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How many government shutdowns have been there in the US history?

The US is careening toward a government shutdown. It wouldn’t be the first time that paralysis on funding the government has caused a federal work stoppage.

Yet another government shutdown looms

More likely than not the United States government will shut down on Sunday 1 October as House Republicans defy Speaker Kevin McCarthy’s attempts to fund the government. The leader of the GOP in the lower chamber was caught off guard on Thursday when members of his party failed to move forward on a procedural vote that would’ve led to voting on an appropriations bill for the Department of Defense.

That was the second time in one week, something that is normally unheard of, and it is just one of twelve that need to pass. Without approving or extending funding for government operations, work at agencies will come to a grinding halt, furloughing and stopping pay for hundreds of thousands of government employees and disrupting programs.

The frequency of government shutdowns has reduced since the 1980s but they have become longer and more damaging. The fact that the US government can even have a shutdown all comes down to a quirk in the way the US is governed that no other country has to deal with.

How many times has a shutdown happened before?

There have been a 20 “funding gaps,” when funds were not appropriated to the federal government for a few hours or even days, since 1976. The six times prior to 1980 did not result in any work stoppage by the federal government. Ten of the funding gaps had little effect on the operations of the federal government, lasting just a few days or less and occuring during weekends.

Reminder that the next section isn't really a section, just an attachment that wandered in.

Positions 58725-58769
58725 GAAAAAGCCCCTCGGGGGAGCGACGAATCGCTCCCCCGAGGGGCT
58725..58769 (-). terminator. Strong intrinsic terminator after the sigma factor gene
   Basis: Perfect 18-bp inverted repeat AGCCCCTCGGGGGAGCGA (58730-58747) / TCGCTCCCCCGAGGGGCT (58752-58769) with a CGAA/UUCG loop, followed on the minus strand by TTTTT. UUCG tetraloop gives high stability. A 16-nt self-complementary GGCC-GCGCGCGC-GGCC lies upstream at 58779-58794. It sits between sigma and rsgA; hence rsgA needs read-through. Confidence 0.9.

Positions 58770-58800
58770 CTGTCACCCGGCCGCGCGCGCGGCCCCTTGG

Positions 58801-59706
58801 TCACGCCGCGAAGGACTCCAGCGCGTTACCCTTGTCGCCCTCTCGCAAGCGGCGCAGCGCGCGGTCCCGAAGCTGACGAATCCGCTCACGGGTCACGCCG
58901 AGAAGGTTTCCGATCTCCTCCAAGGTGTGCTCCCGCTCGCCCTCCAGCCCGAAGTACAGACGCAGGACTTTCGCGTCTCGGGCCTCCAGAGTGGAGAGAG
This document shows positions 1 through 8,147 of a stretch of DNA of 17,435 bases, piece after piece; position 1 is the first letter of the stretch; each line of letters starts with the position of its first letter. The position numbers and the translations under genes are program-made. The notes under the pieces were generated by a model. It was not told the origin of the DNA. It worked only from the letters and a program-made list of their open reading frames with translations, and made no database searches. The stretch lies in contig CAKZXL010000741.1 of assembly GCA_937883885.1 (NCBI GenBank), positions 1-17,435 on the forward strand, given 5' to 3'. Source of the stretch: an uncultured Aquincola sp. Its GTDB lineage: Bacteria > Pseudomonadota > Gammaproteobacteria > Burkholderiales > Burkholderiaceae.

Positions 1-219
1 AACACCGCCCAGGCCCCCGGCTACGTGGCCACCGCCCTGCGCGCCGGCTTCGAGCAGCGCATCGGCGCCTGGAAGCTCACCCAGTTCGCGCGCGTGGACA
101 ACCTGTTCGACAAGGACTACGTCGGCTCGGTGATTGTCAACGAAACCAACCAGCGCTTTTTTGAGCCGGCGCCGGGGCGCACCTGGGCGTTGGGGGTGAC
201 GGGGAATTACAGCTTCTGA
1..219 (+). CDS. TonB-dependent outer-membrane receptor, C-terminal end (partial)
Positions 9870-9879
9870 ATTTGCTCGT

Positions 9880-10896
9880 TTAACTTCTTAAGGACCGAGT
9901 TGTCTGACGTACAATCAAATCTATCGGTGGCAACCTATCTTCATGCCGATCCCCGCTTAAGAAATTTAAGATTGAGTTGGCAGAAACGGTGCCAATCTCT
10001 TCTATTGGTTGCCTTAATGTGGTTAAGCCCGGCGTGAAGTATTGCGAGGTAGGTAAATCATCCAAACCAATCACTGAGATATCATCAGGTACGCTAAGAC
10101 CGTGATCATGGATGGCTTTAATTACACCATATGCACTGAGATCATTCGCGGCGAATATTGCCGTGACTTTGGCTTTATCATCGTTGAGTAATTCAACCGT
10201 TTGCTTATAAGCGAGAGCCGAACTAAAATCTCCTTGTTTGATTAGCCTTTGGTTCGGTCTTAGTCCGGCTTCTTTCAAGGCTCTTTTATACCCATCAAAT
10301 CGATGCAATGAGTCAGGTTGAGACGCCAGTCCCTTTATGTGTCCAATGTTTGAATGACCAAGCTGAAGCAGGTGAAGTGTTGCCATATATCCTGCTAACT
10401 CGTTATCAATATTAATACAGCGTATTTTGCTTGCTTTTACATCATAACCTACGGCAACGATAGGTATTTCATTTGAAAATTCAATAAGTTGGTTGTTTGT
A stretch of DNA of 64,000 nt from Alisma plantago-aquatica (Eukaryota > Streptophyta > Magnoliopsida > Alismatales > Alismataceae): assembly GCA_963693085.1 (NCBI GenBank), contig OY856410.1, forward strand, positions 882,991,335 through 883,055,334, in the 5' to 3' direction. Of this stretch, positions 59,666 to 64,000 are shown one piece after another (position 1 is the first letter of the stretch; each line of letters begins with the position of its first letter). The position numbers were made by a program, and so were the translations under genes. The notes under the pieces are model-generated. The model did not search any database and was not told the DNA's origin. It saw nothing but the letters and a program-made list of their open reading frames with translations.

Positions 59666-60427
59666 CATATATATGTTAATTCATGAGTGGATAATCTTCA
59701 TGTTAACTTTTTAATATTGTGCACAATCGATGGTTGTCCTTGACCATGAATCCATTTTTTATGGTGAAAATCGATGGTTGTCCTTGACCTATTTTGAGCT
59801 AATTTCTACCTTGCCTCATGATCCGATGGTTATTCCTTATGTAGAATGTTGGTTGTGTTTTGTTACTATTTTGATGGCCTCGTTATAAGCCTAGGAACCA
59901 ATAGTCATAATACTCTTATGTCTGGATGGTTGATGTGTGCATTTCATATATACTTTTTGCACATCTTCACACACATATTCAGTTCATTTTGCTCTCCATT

Four “real” shutdowns, however, have been bruisers. Not just financially but also for the party seen as being responsible for causing the shutdown. The two government shutdowns in 1995, the second lasted 21 days, were credited with helping then-President Bill Clinton win re-election in 1996 with blame falling on the Republicans which controlled both chambers of Congress.

The most costly in history was the shutdown over the holidays of 2018 to 2019 which lasted for 35 days, costing an estimated $11 billion. This was due to President Trump wanting to grant extra funding for his border wall, but the Senate was determined to stop it from happening. Again, polls found that Americans placed the fault with Republicans.

Why do government shutdowns exist?

Shutdowns happen because Congress is the only body responsible for the allocation of government funding. This means if Congress cannot pass a budget, the president does not have the power to unilaterally decide on funding.

There is a backdoor, called the continuing resolution, which can temporarily fund the government. However, Republican hardliners in the House say that they will not support such a move.

Rep. Dan Bishop of North Carolina, who was one of the Republicans who helped kibosh the vote on Thursday, called the reliance on the use of continuing resolutions over the years “the Washington wash cycle.” Lawmakers pass temporary funding to get to the end of the year and then scramble at the last minute to “pass a monstrous omnibus” to meet all of the government’s funding needs for the fiscal year.

Do other countries experience government shutdowns?

Short answer, no.

Longer answer, the American political system means the president can be in power without having his or her party controlling Senate or the House. This makes passing legislation, including budgets, much more difficult, requiring negotiation and compromise on both sides.

In other presidential systems around the world, the president has the authority to keep governments functioning without a budget. In parliamentary systems, prime ministers normally resign if they no longer control the majority in parliament, leading to more elections.